In the evenings, I Netflix for at least an hour after school (if I get home by 5PM). I make and eat dinner around 6:30PM (usually with a show or podcast in the background). I shower. I snuggle with my cat and read or watch more Netflix. I brush my teeth. I read in bed for 20 minutes – 1 hour, and then I go to sleep (9:30PM when I have to run, 10:30PM when I’m “sleeping in”).
On the weekends, I enjoy at least one morning in bed and a late brunch with a cup of coffee on my front balcony. This is my time to complete chores, to make the trip to the nearest city if I can, to visit my neighbors – to recharge.
My routine creates time for me to fulfill at least 5 of the 7 items on the Healthy Mind Platter in the morning before school or the evening before bed, and it’s been surprisingly easy to maintain, despite my very limited personal time over the last few weeks.
I get 8 hours of sleep every night, so I don’t fatigue throughout the day. If I need an extra brain break after a long day of teaching, I’ll take an extra hour of downtime before bed and cut my physical time the next morning. If I’m exhausted and want to sleep, I have an extra hour in the morning for whatever activity sounds best.
Keep in mind, I live alone, and I’m able to set my schedule this way; however, you can make a point to create a similar schedule for yourself while working around your host family, and they’ll come to expect these habits from you.
Meet yourself WHERE YOU ARE.
The best way to stress yourself out is beating yourself up over circumstances beyond your control. Do your best to acknowledge your own feelings, allow yourself to feel them, and then keep going. For every one circumstance or event that makes you feel bad, do one thing for yourself that makes you feel good – even better if it satisfies one of the items on the Healthy Mind Plate.
Look, Peace Corps is hard. “Pushing” through all of the hard stuff is great, but sometimes the best thing you can do for yourself is cry as you pour freezing water from your bucket shower over your head… or cry because your showerhead is working for the first time in two weeks… or just sit in your office and cry. Or sit on your bed and cry. Just have a good cry. And allow yourself to not be okay. And then do something to make yourself feel better. It doesn’t have to be in that moment. It doesn’t have to be an hour down the line. But – within 24 hours of feeling crappy – take a step to satisfy one of your needs.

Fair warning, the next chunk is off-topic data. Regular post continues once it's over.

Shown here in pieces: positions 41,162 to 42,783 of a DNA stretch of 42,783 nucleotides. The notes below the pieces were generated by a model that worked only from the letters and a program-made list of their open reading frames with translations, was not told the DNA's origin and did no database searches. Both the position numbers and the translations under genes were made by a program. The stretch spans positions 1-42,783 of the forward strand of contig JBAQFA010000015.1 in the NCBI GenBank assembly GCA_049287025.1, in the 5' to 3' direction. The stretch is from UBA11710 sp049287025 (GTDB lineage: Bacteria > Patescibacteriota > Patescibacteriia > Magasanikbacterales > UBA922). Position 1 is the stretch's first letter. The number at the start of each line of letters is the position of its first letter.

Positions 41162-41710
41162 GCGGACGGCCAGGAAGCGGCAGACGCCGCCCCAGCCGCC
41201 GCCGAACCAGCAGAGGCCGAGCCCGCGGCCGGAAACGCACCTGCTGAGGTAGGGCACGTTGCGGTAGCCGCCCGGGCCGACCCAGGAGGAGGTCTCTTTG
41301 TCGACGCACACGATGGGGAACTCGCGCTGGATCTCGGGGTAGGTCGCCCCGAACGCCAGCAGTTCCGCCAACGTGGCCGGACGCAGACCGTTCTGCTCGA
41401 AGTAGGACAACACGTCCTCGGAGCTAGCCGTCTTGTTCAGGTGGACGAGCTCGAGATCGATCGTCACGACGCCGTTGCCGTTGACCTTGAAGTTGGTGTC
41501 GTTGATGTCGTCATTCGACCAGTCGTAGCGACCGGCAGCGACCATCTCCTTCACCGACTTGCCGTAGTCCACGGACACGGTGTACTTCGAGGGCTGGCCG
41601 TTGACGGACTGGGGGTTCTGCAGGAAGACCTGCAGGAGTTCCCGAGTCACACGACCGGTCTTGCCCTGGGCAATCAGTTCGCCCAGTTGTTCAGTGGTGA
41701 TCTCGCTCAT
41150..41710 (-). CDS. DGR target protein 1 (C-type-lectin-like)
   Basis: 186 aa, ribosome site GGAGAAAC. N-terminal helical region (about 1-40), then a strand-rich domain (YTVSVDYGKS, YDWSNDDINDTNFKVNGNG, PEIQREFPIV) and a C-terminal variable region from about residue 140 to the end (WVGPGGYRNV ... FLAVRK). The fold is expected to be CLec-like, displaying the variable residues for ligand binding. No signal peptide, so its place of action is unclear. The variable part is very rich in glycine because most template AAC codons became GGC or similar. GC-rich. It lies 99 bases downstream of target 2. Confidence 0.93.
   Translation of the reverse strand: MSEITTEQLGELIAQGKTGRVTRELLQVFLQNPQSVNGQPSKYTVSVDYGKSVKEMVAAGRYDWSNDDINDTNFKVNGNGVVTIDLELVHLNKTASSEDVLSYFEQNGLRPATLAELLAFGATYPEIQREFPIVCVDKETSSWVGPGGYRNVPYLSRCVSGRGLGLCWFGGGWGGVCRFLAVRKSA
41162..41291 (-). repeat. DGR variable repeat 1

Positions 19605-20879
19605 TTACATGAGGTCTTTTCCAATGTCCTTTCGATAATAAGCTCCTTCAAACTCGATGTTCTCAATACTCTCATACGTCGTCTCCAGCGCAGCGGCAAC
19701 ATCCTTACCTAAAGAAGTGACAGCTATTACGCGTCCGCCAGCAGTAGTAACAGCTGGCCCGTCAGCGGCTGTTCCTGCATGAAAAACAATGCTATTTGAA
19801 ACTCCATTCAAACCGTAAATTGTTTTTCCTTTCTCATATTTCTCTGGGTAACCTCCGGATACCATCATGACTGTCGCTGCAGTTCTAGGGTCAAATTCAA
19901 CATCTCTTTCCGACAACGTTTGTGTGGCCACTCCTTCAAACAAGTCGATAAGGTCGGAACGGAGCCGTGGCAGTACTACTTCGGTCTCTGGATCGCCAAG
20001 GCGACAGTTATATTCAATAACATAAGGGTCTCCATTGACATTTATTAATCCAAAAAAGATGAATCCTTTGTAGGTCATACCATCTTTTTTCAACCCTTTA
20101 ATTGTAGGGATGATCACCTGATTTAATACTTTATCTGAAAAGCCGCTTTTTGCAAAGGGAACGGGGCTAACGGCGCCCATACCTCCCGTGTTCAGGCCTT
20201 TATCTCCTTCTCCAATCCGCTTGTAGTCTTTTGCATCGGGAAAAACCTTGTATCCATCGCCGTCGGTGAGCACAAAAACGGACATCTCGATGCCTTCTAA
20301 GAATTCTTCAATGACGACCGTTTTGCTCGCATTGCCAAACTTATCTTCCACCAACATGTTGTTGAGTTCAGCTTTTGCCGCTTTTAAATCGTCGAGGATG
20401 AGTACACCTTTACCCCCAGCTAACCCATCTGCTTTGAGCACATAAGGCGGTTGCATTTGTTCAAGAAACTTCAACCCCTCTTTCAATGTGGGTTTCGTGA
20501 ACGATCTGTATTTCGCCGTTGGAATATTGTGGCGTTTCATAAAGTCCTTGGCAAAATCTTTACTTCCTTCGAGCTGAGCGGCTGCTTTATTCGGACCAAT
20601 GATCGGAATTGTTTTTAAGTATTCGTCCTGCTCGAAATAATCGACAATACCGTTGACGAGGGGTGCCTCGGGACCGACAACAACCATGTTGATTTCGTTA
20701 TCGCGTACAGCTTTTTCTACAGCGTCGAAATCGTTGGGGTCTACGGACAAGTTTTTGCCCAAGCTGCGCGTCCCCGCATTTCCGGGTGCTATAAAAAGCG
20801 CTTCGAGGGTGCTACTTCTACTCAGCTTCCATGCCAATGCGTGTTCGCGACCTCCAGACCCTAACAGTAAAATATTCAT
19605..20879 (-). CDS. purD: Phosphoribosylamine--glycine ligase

Some hacks for this:
- If you don’t have time to cook every night, and you have a refrigerator, make a large meal and store some leftovers in a tupperware to reheat later. I don’t have a microwave, so I just use my single gas burner. I’ve recently taking to jarring extra tomato sauce, so I can toss it on boiled pasta (available for 40 – 60B at Tesco).
- Always keep one of your favorite snacks in the house.
- Buy a yoga mat (250B at Tesco) if you don’t already have one, and do some yoga or a circuit workout if it’s too rainy to run or do a bike ride. You can find great tutorial videos on Youtube! I stream on my phone, as I don’t have internet.
- Keep a few of your favorite books on-hand – downloaded or physical copies.
- Ask someone to send you a coloring book and some colors.
- Befriend your local Yai. (She probably won’t require you to do a ton of talking, and y’all can just chill together.)
- Take up a new hobbie. (A lot of PCVs learn to play Ukulele. I’ve started listening to Podcasts.)
With all this in mind, here is a summary of my advice for the month of March:
Meet yourself where you are.
Create sustainable habits and routines.
Do your best to maintain a balance.
Categories: Articles, Healthy Living